Avraham Burg , former Israeli Chairman of the Jewish Agency and former Speaker of the Israeli Knesset, has written a book with the provacative title, The Holocaust is Over; We must Rise from Its Ashes.
In a PBS interview with Charlie Rose, Burg told Rose why he wrote the book.
I realized that we must deal with the psyche of the place. And the psyche of the place goes back to the trauma. We’re a traumatized society. My suggestion in the book is a suggestion for a new strategy for the Jewish people, and maybe a new strategy for the West in general, and this is to move from trauma to trust.
Rose: Traumatized by?
Burg: By everything, but mainly the Holocaust. It goes like this. Whenever there is a victim in Israel, whenever somebody is killed in a terror activity or whatever it is, that’s one victim on top of seven wars, on top of 6 million, on top of 2,000 years of problems. So it always the history, nothing is just contemporary state of affairs.
In his book and in his conversation with Rose, Burg, a well-known figure in Jewish political life, offers his explanation as to what leads otherwise rational, compassionate people to cling tightly to the certainty that the 1948 “invasion of Arab armies” grants permission to the state of Israel to use whatever methods are at hand to defend their “newborn Jewish state”.
American churches are filled with “otherwise rational, compassionate people” who remain oblivious to the reality that they are sponsors of Israel’s Occupation of Gaza and the West Bank. They are a people who are living in the darkness of their ignorance.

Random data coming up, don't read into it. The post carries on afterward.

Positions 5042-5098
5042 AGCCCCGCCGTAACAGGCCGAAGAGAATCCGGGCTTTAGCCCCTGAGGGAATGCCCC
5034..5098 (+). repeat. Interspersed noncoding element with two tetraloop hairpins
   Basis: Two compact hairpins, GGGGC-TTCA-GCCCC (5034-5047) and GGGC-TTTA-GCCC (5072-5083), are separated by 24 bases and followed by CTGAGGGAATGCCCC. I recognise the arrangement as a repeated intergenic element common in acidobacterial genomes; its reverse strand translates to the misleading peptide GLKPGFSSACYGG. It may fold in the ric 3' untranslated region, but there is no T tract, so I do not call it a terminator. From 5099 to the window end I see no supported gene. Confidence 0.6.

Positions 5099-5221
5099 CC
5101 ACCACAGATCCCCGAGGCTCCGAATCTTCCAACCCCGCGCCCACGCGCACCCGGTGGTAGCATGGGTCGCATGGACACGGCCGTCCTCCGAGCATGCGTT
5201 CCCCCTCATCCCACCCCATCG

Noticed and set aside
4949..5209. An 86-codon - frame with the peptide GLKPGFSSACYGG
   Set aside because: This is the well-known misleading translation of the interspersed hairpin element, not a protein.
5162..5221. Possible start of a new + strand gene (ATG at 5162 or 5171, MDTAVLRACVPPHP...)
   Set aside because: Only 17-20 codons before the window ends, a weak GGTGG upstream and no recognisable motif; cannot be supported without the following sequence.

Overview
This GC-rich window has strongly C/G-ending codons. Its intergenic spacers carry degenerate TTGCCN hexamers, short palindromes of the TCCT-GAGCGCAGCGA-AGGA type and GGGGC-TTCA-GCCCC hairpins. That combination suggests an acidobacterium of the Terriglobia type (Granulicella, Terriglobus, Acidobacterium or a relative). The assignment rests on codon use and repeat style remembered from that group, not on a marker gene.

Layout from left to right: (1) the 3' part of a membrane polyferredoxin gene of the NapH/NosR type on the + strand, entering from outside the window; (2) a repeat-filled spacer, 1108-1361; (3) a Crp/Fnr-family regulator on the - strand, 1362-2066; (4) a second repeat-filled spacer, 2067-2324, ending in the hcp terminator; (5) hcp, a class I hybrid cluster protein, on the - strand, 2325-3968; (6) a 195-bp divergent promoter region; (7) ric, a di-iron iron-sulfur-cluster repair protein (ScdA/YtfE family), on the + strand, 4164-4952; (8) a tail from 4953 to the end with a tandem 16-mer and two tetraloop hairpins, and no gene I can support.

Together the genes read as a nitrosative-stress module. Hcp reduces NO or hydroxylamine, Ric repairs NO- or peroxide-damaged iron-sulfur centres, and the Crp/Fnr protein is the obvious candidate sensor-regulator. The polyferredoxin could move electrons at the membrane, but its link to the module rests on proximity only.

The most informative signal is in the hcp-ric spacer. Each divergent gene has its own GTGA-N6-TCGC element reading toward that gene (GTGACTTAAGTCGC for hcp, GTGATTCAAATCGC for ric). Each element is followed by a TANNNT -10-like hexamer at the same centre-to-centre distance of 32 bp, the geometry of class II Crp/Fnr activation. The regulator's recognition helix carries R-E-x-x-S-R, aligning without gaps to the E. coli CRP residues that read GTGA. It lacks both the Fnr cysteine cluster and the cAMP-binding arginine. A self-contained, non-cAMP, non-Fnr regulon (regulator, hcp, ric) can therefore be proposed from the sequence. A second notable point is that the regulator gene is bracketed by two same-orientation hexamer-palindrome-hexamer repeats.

Fortunately, Burg is not alone in calling for an end to this ignorance. Right here, on this very modern computer you are reading, you are just one click away from Mondoweiss.
Mondoweiss is a website committed to a pursuit of social justice from a Jewish perspective, both religious and cultural. Under the watchful eye of veteran New York journalist Phillip Weiss, the site conducts a lover’s quarrel with Judaism and Israel, deploring the bad and praising the good.
Pay attention, folks, Mondoweiss has a message for all of us.
Recently, Mondoweiss writer Susie Kneedler turned the site’s attention to a statement issued by leaders of the Christian community.
She harshly criticized the statement from the National Council of Churches and Churches for Middle East Peace, which calls for “bold American leadership to end the conflict” in the Middle East.
What constitutes “bold” action by the US government for these Christian leaders? Here is a sample:
Both sides must take steps to move the process forward, and we support the President’s efforts to end Israeli settlement growth, to halt Palestinian violence and incitement. It is now time to move to the next stage of diplomacy and to address the tough issues that must be resolved to bring this conflict to an end. (emphasis added).
Appalled at the statement, which any serious student of the conflict will immediately recognize as a pro-Israel statement, Kneedler asks:
Why do “concerned,” supposedly well-intentioned, people, not study the problem more? The American churches finally support the two-state solution when Israel has stolen so much Palestinian property that all Palestine is now crushed into a single state, yet the churches intone the reductive [Likud] mantra that, solemnly pronounces:
“We support the President’s efforts to end Israeli settlement growth, to halt Palestinian violence and incitement.” . . . .We heard more calls for reparations in one twelve-minute 60 Minutes segment about Bernard Madoff’s victims, than . . . “mainstream” [Christian] groups [have] ever [said] about the land that the Israeli government has taken from the people of Palestine.”